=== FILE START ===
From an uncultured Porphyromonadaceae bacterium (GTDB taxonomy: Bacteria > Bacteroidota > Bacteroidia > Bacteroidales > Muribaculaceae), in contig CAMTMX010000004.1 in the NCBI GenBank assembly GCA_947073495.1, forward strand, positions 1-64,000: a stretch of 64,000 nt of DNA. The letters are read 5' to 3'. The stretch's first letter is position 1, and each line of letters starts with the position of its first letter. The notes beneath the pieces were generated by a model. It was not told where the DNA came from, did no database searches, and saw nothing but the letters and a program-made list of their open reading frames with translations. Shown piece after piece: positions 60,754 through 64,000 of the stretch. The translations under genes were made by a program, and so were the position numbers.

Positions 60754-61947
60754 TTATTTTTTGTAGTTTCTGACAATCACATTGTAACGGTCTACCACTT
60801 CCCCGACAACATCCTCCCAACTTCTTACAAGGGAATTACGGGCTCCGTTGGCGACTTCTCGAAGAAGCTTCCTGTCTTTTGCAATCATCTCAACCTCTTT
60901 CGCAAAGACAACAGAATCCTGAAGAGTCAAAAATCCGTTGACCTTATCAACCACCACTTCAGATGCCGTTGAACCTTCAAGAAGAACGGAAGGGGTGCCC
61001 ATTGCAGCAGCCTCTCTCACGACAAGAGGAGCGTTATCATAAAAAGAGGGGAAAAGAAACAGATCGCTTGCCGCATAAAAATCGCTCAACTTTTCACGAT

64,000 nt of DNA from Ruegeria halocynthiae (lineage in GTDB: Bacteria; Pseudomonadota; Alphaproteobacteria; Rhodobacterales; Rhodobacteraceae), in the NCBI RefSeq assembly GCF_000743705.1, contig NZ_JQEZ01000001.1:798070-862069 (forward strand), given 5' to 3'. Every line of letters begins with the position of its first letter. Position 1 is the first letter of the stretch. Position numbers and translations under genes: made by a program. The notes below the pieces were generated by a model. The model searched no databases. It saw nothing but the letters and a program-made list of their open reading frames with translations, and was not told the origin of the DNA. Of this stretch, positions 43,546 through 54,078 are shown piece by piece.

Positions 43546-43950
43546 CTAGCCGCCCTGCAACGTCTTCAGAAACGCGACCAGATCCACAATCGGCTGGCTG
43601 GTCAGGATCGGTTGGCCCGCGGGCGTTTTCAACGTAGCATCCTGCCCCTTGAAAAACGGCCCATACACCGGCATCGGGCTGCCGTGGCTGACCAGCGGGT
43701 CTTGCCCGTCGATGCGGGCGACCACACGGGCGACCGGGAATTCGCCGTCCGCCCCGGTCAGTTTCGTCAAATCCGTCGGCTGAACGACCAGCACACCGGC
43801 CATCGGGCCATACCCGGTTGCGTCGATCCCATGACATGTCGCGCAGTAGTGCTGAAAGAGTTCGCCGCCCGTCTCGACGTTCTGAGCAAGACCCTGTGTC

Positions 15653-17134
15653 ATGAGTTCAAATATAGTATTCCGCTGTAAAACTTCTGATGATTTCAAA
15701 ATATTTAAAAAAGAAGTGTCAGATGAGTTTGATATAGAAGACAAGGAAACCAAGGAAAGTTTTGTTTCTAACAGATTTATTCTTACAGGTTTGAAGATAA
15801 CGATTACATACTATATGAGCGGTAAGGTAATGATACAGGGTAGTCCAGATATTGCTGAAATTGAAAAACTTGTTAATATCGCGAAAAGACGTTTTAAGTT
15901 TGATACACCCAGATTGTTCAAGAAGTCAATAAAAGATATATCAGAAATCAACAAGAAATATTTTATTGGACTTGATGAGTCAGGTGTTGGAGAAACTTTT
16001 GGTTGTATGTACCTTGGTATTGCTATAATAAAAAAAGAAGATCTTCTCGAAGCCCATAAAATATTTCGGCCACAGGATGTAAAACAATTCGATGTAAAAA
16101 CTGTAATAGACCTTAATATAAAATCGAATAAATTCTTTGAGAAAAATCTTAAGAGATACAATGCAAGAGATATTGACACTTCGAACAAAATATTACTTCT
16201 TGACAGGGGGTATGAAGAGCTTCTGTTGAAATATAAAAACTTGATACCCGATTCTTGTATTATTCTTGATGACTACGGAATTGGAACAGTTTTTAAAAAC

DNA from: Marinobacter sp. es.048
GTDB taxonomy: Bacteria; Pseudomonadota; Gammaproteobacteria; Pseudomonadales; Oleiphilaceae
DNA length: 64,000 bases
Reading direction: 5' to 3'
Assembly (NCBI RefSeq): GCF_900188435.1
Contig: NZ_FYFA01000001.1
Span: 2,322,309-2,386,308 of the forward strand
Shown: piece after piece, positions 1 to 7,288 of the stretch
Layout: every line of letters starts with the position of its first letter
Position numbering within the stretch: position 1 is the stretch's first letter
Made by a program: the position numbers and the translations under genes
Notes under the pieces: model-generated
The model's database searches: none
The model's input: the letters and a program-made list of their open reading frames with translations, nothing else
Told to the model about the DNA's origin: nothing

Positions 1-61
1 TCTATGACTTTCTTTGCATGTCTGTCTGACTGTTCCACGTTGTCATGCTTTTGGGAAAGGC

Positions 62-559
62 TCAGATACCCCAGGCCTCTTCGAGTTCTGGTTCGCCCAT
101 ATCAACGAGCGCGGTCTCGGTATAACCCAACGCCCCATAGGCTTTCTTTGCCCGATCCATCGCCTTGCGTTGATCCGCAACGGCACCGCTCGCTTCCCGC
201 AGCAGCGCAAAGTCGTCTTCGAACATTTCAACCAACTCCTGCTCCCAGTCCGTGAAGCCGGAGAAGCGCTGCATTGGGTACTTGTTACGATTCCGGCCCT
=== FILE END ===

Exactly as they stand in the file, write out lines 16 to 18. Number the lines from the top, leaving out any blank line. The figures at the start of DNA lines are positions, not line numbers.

15801 CGATTACATACTATATGAGCGGTAAGGTAATGATACAGGGTAGTCCAGATATTGCTGAAATTGAAAAACTTGTTAATATCGCGAAAAGACGTTTTAAGTT
15901 TGATACACCCAGATTGTTCAAGAAGTCAATAAAAGATATATCAGAAATCAACAAGAAATATTTTATTGGACTTGATGAGTCAGGTGTTGGAGAAACTTTT
16001 GGTTGTATGTACCTTGGTATTGCTATAATAAAAAAAGAAGATCTTCTCGAAGCCCATAAAATATTTCGGCCACAGGATGTAAAACAATTCGATGTAAAAA